Top 100?

I got an email today passing on “The Top 100 Tools for Learning 2009” list. I know I should have left when some people chose Animoto as their number one choice but I didn’t. I wanted to see what the compiled list from 278 people looked like1. In order to look at it in a more interactive way, threw the data into Exhibit. It’s interesting to click around and see the data grouped in different ways. Mostly it makes me think that asking for a top 10 is about 5 items too many. I also wonder a good bit about what people think of when they list “tools for learning.” Photoshop made it to #35 this year. 1 There are a number of problems I have with the way the whole collection of items works but we’ll ignore that for now.

Sharing Ed. Content In Ways That Don’t Suck

I work in a decent sized school system. We have 69 schools and about 50,000 students. That means we have a lot of teachers, a lot of teachers teaching the same content, a lot of teachers struggling with the same problems, a lot of teachers re-doing work that’s already been done. At a district level we spend untold hours and untold amounts of money trying to provide support for teachers and trying to promote best practice. We have teachers who exemplify the concepts we’re trying to share but they are, too often, unknown outside their school, or their grade, or their subject, or their classroom. So our current goal is to end anonymity, to effectively publicize best practice on a global level. One of the ways that we’d like that to happen is through online content distribution and building conversation around that content. The ability to put multimedia content online is nothing new. What has changed is the facility with which it can be done and the ability to easily have conversations1 around very specific pieces of media. Changing the concept It’s important to look at how educational content sharing has failed in the past and present if you’re going to try to get it right. I looked at as many different online sharing options as I could find.2 I’ve […]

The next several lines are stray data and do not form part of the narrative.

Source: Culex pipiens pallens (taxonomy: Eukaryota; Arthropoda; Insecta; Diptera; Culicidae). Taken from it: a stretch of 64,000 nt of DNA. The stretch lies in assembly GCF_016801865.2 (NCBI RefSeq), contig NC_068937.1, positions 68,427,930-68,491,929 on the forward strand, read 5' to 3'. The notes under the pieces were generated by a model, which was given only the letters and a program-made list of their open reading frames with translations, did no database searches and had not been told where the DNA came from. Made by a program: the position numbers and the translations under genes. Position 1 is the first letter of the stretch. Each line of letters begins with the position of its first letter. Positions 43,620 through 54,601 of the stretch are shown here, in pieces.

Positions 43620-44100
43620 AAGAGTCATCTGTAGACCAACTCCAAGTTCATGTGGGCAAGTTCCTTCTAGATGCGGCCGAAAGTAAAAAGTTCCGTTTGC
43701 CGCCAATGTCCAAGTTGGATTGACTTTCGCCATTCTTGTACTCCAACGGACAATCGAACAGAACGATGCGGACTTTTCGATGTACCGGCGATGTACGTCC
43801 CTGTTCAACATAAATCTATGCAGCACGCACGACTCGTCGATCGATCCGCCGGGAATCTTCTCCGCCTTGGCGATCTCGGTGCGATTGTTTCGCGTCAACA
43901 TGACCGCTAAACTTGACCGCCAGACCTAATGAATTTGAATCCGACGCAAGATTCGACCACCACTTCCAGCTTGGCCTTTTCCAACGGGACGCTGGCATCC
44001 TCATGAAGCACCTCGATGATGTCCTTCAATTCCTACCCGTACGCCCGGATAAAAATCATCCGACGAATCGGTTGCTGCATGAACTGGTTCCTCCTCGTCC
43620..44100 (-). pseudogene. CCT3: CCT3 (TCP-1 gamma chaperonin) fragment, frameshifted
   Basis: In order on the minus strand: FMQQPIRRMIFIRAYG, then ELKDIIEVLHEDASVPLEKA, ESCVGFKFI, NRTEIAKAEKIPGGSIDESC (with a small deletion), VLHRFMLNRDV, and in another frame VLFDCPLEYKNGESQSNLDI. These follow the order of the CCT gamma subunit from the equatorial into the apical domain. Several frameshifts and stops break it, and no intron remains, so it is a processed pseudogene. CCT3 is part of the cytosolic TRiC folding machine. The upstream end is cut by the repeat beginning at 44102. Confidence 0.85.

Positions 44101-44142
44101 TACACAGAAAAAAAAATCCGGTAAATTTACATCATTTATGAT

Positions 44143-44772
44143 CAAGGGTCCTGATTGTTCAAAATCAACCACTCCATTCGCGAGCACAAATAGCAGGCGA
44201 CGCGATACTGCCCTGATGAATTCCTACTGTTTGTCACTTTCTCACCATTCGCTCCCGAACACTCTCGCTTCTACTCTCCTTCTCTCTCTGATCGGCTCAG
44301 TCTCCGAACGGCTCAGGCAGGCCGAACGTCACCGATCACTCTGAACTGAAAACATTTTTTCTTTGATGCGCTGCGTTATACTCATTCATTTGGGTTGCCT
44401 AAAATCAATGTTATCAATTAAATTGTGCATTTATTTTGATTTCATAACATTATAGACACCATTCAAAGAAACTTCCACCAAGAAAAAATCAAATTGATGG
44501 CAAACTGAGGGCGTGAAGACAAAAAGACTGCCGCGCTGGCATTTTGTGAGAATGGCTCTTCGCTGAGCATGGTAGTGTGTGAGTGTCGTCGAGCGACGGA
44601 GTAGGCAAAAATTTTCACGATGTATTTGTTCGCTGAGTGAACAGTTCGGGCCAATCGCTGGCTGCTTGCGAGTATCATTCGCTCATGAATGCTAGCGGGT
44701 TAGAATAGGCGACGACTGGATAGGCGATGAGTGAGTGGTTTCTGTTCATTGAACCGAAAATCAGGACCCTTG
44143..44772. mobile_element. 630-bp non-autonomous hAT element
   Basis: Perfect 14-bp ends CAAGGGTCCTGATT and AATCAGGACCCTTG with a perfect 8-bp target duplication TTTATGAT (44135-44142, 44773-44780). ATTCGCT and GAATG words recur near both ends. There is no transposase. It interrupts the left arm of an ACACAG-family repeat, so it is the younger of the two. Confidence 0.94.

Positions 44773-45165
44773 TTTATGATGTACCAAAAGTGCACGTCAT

Progress on 21st century skills?

I’ve got to deliver a 15 minute presentation tomorrow on what we’re doing in good ol’ HCPS with regard to 21st century skills1. The audience is high level people from other local school districts. My goal is to let them see where we made some errors and hope they’ll then be able to avoid them. In a perfect world, I might also inspire them to try similar projects in the future with the goal of sharing both resources and expertise. Vision Step one, will be to discuss how we’ve tried to set a vision for what a 21st century classroom looks like. That’ll basically cover the evolution of the TIPc chart which I’ve already done here. The focus will be on the movement towards simplicity, student focus etc. I also intend to bring up the effectiveness of the TPCK model in having this discussion with teachers and administrators. It really seems to clarify things. It’ll also be worth noting that this is now our mission statement. Henrico County Public Schools, in partnership with the community, will inspire, empower, and educate every student to be prepared for success in the 21st century. There are some interesting things you can read into that if you want to. Sharing Step two, will cover how we’ve tried to share best practice and lessons. In […]